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May 30, 2023

Ties Without Binds – Supply Chain Agreements

Last Saturday, the Biden administration announced ‘substantial conclusion of negotiations’ on a supply chain agreement within the broader Indo-Pacific Economic Framework (IPEF), a proposed trade agreement between fourteen countries. As with similar pacts completed recently, or expected to be completed soon, the initial IPEF supply chain agreement is long on promises and short on binding commitments.

“Resilience, efficiency, productivity, sustainability, transparency, diversification, security, fairness and inclusivity” are nine laudable objectives, if not a bit redundant. They are the guiding principles for the newly-released IPEF Supply Chain Agreement.

While there seems to be a broad consensus among countries that supply chains should operate better – according to the watchwords listed above – negotiators have been challenged to present any concrete means for achieving them. Instead, progress has mostly consisted of the establishment of councils, boards, networks, trainings, symposiums, exchanges and missions.

This process-based approach seems to be in keeping with other supply chain agreements, which are relatively new subjects of trade negotiation. The first one between major economies was the Japan, Australia and India Supply Chain Resilience Initiative (SCRI). Trade ministers from the three sides held their first meeting at the height of the pandemic in April 2021, issuing a joint statement that called for “sharing of best practices” on supply chain resilience and “holding investment promotion events” for the purpose of encouraging diversification. The statement from the second meeting in March of last year contained much the same language.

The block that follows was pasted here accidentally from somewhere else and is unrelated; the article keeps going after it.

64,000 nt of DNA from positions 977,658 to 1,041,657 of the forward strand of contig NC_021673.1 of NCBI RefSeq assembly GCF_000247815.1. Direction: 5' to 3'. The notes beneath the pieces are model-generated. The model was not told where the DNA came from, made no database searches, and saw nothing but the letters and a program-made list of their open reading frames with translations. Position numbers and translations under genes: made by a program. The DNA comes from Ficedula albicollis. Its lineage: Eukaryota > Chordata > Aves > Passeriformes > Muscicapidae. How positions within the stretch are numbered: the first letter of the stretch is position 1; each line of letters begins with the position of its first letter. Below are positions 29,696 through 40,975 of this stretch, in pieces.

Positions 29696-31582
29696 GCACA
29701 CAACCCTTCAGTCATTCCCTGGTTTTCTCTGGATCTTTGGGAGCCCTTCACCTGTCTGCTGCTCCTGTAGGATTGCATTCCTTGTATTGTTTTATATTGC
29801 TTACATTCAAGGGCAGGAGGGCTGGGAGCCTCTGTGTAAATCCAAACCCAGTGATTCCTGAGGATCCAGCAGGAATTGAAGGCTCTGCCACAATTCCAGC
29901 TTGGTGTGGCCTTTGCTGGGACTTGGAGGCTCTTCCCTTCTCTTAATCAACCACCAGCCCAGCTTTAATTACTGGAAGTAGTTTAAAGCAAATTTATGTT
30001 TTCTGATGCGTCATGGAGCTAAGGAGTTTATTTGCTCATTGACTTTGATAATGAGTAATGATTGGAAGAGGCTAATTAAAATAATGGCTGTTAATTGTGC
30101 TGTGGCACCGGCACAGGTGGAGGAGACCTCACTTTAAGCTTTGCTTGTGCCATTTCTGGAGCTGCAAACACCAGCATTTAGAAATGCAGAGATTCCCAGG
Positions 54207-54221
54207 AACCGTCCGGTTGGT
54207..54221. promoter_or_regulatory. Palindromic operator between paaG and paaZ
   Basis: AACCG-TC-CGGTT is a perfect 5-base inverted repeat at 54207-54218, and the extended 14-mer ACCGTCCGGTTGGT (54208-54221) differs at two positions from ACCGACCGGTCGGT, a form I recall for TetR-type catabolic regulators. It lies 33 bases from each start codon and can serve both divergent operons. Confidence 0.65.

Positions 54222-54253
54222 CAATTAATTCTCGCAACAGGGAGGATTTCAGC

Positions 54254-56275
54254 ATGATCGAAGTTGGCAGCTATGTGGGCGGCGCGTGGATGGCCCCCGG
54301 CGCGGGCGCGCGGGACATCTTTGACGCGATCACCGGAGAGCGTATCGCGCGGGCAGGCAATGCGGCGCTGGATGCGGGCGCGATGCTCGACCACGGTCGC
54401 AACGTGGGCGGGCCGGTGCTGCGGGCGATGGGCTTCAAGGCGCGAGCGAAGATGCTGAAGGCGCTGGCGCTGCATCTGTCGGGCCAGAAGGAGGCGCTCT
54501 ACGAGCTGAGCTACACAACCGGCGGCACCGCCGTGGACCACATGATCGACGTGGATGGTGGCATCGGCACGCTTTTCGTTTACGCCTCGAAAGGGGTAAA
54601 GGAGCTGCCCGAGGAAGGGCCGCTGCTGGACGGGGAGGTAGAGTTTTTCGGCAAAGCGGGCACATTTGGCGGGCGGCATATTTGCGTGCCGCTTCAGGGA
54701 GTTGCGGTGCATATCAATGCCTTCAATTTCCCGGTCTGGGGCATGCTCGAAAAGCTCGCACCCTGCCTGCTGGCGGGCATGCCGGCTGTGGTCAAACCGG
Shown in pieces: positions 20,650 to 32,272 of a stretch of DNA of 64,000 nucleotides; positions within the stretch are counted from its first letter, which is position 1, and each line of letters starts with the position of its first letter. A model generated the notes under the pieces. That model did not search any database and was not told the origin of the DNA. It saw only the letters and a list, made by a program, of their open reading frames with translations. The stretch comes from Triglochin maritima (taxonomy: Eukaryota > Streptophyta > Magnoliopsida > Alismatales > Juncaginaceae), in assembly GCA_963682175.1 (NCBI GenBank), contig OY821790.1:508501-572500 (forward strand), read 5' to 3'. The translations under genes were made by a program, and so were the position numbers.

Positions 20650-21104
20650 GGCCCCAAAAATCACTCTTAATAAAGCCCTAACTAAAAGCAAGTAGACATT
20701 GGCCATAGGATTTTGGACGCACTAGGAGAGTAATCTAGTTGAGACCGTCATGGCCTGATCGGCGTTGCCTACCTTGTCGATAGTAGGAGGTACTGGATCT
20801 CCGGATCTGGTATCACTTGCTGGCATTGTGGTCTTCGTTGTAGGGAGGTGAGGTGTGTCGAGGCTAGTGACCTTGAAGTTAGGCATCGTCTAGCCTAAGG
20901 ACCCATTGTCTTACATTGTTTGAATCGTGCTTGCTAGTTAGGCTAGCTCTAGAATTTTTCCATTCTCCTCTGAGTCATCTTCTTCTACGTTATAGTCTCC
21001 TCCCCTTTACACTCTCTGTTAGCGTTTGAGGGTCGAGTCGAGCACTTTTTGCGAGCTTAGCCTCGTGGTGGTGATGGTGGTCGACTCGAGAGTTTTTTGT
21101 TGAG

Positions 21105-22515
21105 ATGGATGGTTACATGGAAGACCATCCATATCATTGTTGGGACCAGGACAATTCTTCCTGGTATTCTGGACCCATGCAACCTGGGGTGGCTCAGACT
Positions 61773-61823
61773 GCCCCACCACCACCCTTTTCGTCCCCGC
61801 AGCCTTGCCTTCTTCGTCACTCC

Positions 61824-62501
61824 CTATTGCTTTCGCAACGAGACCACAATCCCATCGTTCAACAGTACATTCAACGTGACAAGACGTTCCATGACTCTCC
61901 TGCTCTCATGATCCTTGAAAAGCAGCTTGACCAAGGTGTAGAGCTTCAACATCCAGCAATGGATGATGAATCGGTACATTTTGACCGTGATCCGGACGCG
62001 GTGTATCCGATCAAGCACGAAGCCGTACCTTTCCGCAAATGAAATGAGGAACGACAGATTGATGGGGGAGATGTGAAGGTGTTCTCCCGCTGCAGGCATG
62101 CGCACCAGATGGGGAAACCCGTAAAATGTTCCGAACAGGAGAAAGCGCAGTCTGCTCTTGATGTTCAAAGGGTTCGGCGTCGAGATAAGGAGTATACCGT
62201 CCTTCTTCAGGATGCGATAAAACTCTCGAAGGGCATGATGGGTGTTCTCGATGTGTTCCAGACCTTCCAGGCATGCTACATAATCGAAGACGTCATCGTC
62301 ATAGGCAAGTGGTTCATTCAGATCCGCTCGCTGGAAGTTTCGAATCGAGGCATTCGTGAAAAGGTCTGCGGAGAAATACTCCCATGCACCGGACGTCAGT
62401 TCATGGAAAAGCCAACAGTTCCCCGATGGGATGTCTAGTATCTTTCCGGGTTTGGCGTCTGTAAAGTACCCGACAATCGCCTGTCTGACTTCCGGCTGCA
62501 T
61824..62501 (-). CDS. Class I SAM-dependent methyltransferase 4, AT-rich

More recently, the U.S. and Japan concluded a critical minerals agreement, with a focus on supply chains for five minerals – cobalt, graphite, lithium, manganese and nickel – needed for the production of electric vehicle batteries. If nothing else, it at least has the virtue of being specific on the minerals. Otherwise, it too reads as very familiar. A skeptic might also point out that neither country is a net exporter of those minerals, that it only slightly formalizes aspects of the commercial relationship two close allies would have pursued anyways, and that what it really accomplishes is to grant Japanese carmakers access to electric vehicle subsidies contained in the Inflation Reduction Act.

A critical minerals agreement is currently under negotiation between the U.S. and EU. The EU has not yet completed or begun any other supply chain-specific negotiations at the bilateral or regional levels.

Returning to the IPEF Supply Chain Agreement, and viewing it through a rosier lens, the recognition that supply chains need monitoring – be it in the form of councils, networks, et al. – is undeniably a step in the right direction. The pandemic exposed the paucity of institutional understanding at the government level of how trade and supply chains function, leading to confused policy responses that exacerbated problems (and “transitory” is surely a word we’ll be seeing far less in policy documents from now on). More governments are now investing in improvements. Supply chain agreements may help in this regard.

At the same time, however, without concrete commitments from the parties involved, it’s difficult to see how these agreements will have an impact on shoring up supply chains, especially in times of crisis. Pledges to cooperate are nice, but guarantees they are not.

Disclaimer: The contents of this report are made available for informational purposes only and should not be relied upon for any legal, business, or financial decisions. Flexport does not guarantee, represent, or warrant any of the contents of this report because they are based on our current beliefs, expectations, and assumptions, about which there can be no assurance due to various anticipated and unanticipated events that may occur. This report has been prepared to the best of our knowledge and research; however, the information presented herein may not reflect the most current regulatory or industry developments. Neither Flexport nor its advisors or affiliates shall be liable for any losses that arise in any way due to the reliance on the contents contained in this report.

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